I enjoy a good paradox, and this episode offers two. The first is the Chrysalis machine itself. Delenn transformed herself using the device, which was recovered from Valen when Babylon 4 arrived in the past. Sinclair transforms himself into Valen using the device, which he got from Delenn... meaning, since each was only able to use it because the other had used it first, that the device was apparently never actually invented by anyone!
The second potential paradox is Sinclair's letter. The letter from the past, written by Sinclair and addressed to Sinclair, tells him what he must do and brings him to Babylon 5 at the right time to do it. He still has that letter at the end of this episode, and apparently takes it to the past with him... meaning he never actually has to write it; all he needs to do when he arrives in the past is have it sealed back up in a vault, for himself to discover in another 1,000 years. (admittedly, here I'm probably overthinking... still, it's kind of fun).
Finally, this is the episode where Zathras really gets to shine as a character. Straczynski has written some wonderful lines for Zathras. I loved his scene with Susan, where he starts expounding on the infinite nature of time while rummaging through a toolbox. "Time is infinite. You are finite, Zathras is finite, this is wrong tool, never use these." All delivered by Tim Choate in exactly the same tone, so that Zathras gives just as much weight to the tool being wrong as to the nature of the universe. Perfection.
Even better is Zathras' reconciliation of various dropped plot threads and bits of confusion over who is "The One," by drawing on the Minbari society the show has created. I can't really say it any better, so I'll just transcribe the speech itself:
"All Minbari believe is around Three. Three castes: worker, warrior, religious. Three languages: Light, Dark, Grey. The Nine of the Grey council: Three times three. All is three... as you are three. As you are one. As you are 'The One.' You are the One who was, you are the One who is, and you are the One who will be. You are the beginning of the story, and the middle of the story, and the end of the story that creates the next, great story."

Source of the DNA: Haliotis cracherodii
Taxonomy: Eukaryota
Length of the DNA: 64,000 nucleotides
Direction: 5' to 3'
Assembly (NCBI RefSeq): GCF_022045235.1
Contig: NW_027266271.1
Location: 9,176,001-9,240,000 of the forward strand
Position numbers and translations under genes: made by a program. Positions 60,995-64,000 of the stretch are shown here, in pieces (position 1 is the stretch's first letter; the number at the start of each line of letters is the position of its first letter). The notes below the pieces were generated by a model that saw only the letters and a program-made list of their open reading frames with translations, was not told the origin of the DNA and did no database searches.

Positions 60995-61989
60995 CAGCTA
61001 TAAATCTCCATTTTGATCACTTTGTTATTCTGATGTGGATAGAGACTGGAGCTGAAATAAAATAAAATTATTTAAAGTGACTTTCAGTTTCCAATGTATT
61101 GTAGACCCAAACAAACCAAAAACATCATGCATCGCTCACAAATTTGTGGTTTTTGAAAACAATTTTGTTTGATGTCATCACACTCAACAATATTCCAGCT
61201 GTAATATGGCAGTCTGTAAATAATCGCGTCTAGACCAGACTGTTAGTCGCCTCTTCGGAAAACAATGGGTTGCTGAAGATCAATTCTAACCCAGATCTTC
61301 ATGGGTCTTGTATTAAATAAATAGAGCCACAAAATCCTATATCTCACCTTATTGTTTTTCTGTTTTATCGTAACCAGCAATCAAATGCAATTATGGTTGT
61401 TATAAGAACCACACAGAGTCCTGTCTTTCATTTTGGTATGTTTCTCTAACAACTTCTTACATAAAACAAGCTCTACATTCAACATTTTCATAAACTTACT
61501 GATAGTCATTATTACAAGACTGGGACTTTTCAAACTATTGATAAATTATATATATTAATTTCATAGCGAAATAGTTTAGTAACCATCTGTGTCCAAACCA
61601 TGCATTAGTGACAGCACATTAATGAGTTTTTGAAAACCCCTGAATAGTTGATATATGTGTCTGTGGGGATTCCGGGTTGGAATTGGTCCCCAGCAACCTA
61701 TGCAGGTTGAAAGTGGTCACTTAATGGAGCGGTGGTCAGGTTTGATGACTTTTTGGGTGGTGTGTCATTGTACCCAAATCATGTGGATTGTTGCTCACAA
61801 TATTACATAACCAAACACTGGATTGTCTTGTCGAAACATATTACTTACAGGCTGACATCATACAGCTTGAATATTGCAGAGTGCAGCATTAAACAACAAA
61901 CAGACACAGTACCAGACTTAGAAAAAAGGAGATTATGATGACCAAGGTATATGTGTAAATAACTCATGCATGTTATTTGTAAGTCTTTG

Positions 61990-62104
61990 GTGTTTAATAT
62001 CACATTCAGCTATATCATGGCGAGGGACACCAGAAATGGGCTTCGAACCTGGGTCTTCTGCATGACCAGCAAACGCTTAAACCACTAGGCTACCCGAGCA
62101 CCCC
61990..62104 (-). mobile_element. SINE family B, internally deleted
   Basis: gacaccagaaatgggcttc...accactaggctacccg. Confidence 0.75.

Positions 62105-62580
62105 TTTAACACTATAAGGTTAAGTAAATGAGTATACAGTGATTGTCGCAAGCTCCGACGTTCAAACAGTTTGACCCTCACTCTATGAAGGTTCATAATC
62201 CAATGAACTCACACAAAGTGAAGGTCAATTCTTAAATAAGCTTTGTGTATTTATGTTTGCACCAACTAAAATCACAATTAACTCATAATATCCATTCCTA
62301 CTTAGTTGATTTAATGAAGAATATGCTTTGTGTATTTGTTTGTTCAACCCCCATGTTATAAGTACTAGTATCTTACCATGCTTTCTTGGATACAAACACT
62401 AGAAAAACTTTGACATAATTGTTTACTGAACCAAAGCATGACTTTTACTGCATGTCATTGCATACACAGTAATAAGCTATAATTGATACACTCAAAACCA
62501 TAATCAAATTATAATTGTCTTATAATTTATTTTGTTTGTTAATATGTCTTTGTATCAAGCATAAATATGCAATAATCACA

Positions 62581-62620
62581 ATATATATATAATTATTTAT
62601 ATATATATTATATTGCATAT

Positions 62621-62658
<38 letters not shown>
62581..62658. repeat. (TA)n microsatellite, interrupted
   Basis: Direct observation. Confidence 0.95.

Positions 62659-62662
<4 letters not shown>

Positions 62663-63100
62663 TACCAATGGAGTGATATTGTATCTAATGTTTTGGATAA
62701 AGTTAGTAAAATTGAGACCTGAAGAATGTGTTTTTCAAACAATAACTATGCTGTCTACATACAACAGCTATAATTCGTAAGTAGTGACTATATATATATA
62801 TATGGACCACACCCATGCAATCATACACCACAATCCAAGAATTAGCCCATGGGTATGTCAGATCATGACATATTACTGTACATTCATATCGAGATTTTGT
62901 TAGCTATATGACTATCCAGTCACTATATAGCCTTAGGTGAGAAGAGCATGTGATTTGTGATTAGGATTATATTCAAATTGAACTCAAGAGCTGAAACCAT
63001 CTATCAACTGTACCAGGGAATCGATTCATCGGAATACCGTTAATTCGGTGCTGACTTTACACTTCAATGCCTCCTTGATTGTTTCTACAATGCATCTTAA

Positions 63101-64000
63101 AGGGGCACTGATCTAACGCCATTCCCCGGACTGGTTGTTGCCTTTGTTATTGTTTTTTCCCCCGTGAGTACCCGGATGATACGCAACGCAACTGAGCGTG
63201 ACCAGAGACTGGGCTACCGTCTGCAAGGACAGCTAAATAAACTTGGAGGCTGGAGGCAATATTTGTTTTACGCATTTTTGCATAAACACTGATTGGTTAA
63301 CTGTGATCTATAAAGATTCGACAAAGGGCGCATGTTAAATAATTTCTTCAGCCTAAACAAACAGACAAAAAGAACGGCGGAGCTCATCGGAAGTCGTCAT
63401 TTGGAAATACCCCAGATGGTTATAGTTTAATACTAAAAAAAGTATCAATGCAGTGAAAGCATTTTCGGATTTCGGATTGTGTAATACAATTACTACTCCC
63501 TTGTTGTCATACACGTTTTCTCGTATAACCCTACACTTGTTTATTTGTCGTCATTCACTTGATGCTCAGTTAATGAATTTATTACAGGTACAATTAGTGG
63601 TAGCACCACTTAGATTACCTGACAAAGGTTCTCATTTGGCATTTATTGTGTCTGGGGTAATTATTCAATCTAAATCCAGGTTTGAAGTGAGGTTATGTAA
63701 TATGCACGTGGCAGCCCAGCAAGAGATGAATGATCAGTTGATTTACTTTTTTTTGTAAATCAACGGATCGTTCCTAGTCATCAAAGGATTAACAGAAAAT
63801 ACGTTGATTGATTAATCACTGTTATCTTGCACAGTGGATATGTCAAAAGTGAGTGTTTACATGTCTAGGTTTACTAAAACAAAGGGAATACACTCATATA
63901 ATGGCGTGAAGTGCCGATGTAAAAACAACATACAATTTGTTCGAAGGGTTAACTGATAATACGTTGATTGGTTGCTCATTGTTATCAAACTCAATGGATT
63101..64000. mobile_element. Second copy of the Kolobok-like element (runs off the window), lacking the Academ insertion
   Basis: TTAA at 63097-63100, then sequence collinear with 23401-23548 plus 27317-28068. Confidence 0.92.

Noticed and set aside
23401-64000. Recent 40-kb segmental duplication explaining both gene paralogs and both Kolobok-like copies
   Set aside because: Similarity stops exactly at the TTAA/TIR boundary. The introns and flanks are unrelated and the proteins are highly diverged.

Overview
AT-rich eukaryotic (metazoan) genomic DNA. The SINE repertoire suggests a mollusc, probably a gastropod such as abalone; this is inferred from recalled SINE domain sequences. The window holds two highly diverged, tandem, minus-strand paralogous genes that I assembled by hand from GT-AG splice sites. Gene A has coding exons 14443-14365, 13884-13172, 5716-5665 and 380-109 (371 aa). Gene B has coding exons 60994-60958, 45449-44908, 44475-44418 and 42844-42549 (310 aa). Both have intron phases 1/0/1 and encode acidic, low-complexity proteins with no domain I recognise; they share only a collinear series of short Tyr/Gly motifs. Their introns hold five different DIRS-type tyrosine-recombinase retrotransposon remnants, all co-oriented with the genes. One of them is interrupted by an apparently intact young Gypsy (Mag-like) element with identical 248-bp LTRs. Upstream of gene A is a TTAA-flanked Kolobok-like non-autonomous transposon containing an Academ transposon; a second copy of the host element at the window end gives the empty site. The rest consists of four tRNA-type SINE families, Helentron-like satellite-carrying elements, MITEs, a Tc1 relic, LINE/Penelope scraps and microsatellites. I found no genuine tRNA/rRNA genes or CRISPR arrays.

Some of his detractors have faulted JMS for his love of monologues. For myself? I think if you can regularly write monologues that reverberate like that, then you're just as well advised to stick with them. After all, Shakespeare was wordy too.
No matter how well-executed this 2-parter is - and it is very well-executed - there's no escaping the sense that it really does amount to iodine and bandages on a big, gaping chest wound. Comparing this 2-parter with Babylon Squared, the episode to which it acts as "the flip side," one can see many discontinuities. Some of these are quite minor; certainly, it is easy to observe that Zathras is discovered by the Babylon 4 staff in a manner different than that described in Babylon Squared, but this isn't something that particularly harms my enjoyment of the episode.
But there's one discontinuity which just irritates me. At the end of Babylon Squared, the reveal of the aged Sinclair provided the first season with one of its most memorable moments. As Sinclair sighed, with the heavy weariness of a man crushed by the weight of the universe itself, that he had "tried to warn them, but it all happened, exactly as I remembered it," I could feel the goosebumps rise on my arms. It felt clear that the warning Sinclair had attempted to make was huge, dire, as epic as the story of the series itself.
This episode would have me believe that the crushing weariness was felt because Sinclair was unable to warn Garibaldi to "watch (his) back." I don't buy it; I don't buy it for a second. And that particular discontinuity just briefly cheapens the memory of a truly great scene from the earlier episode (the staging of the scene also doesn't match up with the staging of the Babylon Squared scene, which likely has much to do with the changed nature of the Sinclair/Delenn relationship from the original plan).
On a more minor note, as with Babylon Squared, the Babylon 4 staff really aren't very good actors. I do think the Major Krantz actor is better here than he was in that episode, but he's still far from good. The rest of the B4 staff is even worse. Fortunately, they have less screen time here than they did in Babylon Squared, and so the damage they do is minimal.
So not quite as strong as Part One, but still a fine episode despite the discontinuities, with a climax that Babylon 5 fans are guaranteed to remember forever.